Financial stressors plague Americans
Nearly one-third of U.S. residents worry about money on a daily basis.
Tossing and turning at night can be attributed to a myriad of issues, ranging from a late night java jolt to too-hot summer temperatures.
But frequently, according to a variety of surveys, slumbers for the American consumer are disrupted by unpleasant money matters.
Reasons for financial stress are many: Job loss, unexpected medical expenses, and wage stagnation, for instance. Another challenge nurturing anxiety might be problems with financial capability, according to a FINRA study, Financial Capability in the United States 2016.
“Financial capability is a multidimensional concept that encompasses a combination of knowledge, resources, access and habits,” the report notes.
Four important components comprise financial capability:
1. Making ends meet;
2. Advance planning;
3. Management of financial products; and
4. Financial know-how and decision making.
Within these concepts other variables are important, such as:
- Spending versus saving;
- Sources of income;
- Risk tolerance; and
- Self-perceptions of abilities and fiscal behaviors.
This week, discover sources of financial anxiety, consumer capabilities, and potential starting points and solutions to help your members get a good night’s sleep.
‘Reality is the leading cause of stress among those in touch with it.’—Jane Wagner (and Lily Tomlin)
First, let’s “get real” about the things consumers worry about regarding finances.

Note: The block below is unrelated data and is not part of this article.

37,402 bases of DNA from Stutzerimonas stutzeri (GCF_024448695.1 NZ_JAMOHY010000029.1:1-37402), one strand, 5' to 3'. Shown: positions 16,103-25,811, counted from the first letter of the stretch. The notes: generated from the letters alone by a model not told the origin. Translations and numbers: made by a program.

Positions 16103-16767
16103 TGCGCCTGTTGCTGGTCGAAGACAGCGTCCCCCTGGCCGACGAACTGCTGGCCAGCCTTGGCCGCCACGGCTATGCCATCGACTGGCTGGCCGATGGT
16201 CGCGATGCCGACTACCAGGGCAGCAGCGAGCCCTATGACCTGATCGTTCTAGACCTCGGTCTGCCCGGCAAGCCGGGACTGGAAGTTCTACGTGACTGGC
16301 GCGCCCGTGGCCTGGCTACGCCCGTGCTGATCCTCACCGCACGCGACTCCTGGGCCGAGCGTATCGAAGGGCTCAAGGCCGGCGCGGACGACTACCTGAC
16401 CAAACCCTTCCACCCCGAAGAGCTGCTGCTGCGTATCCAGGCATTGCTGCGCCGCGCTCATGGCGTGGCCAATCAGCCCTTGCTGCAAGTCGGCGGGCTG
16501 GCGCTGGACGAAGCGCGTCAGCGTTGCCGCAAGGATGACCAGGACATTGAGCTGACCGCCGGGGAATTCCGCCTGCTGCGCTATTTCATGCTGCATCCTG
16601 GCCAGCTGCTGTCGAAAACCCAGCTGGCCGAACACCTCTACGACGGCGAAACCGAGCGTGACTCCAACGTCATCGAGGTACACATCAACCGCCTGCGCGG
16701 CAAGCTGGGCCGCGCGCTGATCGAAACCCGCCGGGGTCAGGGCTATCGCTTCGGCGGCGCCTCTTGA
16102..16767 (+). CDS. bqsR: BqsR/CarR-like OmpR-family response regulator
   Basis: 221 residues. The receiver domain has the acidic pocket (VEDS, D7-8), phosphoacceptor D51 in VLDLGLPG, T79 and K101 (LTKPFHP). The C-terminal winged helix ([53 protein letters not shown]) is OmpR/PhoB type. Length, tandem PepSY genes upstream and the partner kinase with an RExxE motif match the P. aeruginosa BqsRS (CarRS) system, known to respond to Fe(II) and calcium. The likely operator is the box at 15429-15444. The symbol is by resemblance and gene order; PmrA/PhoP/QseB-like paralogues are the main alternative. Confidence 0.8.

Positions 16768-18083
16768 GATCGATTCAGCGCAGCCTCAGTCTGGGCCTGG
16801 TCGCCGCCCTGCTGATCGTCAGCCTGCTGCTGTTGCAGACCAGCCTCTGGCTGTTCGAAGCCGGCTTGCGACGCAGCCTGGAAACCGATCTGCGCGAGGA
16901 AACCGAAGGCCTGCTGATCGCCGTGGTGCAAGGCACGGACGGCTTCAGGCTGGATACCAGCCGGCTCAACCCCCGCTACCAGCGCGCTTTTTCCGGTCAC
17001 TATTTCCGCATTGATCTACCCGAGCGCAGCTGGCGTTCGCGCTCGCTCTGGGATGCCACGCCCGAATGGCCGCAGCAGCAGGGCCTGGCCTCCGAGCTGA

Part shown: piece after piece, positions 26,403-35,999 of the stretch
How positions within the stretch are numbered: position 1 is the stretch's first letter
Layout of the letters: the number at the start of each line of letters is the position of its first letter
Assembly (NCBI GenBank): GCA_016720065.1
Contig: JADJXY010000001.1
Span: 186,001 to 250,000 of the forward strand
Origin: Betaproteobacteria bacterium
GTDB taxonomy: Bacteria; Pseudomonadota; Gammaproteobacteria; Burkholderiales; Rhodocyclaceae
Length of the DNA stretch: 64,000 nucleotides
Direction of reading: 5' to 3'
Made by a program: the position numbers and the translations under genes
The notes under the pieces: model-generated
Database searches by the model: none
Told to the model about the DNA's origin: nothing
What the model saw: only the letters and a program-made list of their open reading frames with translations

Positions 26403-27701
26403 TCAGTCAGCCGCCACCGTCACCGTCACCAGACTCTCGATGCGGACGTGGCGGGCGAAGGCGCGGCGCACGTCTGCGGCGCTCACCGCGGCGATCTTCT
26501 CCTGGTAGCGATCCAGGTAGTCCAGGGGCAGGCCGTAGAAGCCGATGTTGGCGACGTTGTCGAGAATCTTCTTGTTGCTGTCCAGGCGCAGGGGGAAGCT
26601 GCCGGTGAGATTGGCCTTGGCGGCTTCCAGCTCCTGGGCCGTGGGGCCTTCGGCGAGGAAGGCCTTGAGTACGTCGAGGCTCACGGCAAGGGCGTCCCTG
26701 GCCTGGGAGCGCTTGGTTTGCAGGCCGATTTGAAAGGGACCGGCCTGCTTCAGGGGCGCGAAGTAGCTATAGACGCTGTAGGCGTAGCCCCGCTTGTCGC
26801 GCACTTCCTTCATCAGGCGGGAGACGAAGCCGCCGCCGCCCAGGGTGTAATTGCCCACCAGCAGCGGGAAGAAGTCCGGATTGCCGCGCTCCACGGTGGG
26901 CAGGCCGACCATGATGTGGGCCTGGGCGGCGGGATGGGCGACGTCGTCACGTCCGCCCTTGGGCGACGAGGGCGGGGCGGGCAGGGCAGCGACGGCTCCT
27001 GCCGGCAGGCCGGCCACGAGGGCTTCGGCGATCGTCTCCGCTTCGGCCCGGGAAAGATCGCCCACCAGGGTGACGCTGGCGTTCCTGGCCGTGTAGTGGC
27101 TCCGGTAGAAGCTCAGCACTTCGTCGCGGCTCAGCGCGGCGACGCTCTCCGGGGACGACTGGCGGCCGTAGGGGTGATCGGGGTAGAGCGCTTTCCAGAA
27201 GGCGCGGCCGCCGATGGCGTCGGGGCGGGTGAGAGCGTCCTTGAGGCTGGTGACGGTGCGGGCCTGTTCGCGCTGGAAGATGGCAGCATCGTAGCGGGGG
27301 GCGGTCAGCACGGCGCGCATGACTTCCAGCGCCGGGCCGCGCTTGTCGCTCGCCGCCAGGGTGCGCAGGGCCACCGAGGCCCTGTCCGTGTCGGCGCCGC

“Financial Stress is Increasing for American Workers,” observes benefitspro.com. Financial stress escalates as confidence dips for workers, according to the Bank of America Merrill Lynch Workplace Benefits Report.
Eighty-three percent of employees indicate financial benefits obtained on the job are “critical to their financial security.”
Seventy-five percent say they don’t have a sense of security, while “60% are somewhat or very stressed about their financial future,” an increase from 50% who expressed that concern in 2013.
Also, consumers are “out of control when it comes to finances,” as merely 24% of millennials, 18% of Generation X, and 22% of boomers say “I am in complete control of my financial situation.”
Reasons for insecurity include rising health care expenses that leave fewer dollars for retirement funds and create unmanageable debt loads. In 2013, 76% said a three-month job departure “would be difficult or be an actual crisis;” this statistic is now up to 80%.
“The United States is a nation of the financially anxious,” notes Northwestern Mutual’s Planning and Progress Study 2016. Eighty-five percent of survey participants report feeling anxious, and 36% noted this stress level has increased in the prior three years. Fourteen percent noted a decline in financial anxiety.
Twenty-eight percent worry about money on a daily basis.
Ramifications of financial stress are dire:
- 67% note a negative influence on health;
- 70% say stress dampens happiness;
- 51% find it burdensome in their social life, and
- 70% find it influential on mood.
“Interestingly, what seems to keep people up at night more than anything else is the unexpected,” the report says. The top two sources of anxiety are unplanned financial emergencies (38%) and medical costs due to illness (34%).
Job loss fears were problematic for 17%; retirement savings shortfalls bothered 29%; covering housing bills was an issue for 25%; card debt hampered 25%; and student loan indebtedness plagued 13% of respondents.
Eight percent said financial certainty would positively impact their health and 84% would find it a good influence on their happiness.
Another perspective on the source of financial anxiety is unearthed at Financial Finesse in their Financial Stress Research report.
Sources of top anxiety include shortages in retirement savings (58%), lack of emergency funds (51%), living a lifestyle they cannot financially support (34%) and significant debt (33%).